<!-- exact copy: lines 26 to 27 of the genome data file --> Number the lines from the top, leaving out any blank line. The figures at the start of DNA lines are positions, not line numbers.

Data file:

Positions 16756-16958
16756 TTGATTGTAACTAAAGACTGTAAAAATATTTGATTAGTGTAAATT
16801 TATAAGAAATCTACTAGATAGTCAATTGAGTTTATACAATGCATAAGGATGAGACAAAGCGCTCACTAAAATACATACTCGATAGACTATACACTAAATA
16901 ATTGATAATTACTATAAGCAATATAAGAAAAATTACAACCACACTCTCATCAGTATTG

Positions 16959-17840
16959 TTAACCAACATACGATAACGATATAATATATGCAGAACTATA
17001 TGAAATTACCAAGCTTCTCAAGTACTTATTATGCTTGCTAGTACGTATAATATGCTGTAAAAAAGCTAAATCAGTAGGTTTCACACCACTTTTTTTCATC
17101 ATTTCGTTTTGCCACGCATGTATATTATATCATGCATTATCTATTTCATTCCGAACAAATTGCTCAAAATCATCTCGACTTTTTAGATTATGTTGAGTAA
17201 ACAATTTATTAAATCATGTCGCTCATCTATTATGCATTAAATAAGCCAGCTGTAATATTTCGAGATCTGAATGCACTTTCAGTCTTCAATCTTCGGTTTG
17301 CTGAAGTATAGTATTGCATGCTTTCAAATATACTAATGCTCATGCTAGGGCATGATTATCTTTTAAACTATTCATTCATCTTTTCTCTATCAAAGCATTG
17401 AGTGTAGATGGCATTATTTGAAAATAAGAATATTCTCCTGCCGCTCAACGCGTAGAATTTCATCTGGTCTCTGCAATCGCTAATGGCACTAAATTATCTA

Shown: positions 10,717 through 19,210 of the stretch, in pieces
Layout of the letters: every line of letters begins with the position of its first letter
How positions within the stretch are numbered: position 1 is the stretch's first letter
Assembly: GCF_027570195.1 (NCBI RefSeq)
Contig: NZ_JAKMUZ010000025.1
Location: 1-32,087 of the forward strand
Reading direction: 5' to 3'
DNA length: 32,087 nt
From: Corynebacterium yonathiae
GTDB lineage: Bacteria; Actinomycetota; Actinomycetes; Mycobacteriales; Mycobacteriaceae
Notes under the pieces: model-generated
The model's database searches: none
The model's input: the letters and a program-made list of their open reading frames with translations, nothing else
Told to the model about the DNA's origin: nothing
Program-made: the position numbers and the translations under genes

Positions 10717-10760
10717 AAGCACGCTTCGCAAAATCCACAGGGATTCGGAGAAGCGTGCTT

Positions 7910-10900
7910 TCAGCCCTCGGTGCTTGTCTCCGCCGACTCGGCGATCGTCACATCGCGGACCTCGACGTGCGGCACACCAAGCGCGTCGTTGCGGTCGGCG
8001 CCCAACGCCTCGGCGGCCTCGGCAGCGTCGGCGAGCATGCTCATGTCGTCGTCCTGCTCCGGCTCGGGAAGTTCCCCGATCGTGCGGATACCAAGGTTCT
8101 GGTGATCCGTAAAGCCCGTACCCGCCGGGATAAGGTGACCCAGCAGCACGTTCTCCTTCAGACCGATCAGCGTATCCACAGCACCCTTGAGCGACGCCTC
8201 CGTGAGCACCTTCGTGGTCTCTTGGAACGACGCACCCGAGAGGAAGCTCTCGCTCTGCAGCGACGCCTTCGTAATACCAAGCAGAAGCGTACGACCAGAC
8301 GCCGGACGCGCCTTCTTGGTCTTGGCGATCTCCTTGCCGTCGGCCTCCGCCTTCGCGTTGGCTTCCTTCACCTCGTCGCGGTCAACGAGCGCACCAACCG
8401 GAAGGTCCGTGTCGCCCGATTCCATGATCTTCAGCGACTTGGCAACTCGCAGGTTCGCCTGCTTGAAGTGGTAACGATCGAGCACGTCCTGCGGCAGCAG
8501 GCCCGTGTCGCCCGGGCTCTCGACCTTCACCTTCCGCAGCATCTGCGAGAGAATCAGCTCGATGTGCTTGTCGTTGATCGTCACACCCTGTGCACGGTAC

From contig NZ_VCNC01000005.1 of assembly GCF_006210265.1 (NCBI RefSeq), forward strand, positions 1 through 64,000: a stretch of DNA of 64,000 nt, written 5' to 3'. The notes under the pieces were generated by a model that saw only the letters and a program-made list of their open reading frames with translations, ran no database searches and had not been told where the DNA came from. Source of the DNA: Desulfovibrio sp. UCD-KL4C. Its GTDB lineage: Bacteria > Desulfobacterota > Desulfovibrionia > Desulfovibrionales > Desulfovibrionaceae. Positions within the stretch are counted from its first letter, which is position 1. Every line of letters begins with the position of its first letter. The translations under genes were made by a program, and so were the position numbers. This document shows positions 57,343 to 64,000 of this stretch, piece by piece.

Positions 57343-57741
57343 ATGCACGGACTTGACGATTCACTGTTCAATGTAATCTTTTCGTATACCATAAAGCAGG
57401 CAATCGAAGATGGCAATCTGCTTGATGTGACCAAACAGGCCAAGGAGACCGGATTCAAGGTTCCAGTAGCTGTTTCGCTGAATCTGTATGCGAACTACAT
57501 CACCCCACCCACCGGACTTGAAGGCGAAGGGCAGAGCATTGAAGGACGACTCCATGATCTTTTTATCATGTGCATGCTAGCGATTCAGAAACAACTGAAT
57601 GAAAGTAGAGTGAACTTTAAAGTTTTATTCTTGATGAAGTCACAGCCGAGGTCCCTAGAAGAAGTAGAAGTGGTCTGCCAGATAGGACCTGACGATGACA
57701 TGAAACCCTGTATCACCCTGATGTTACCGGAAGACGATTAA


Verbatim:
Program-made: the position numbers and the translations under genes

Positions 10717-10760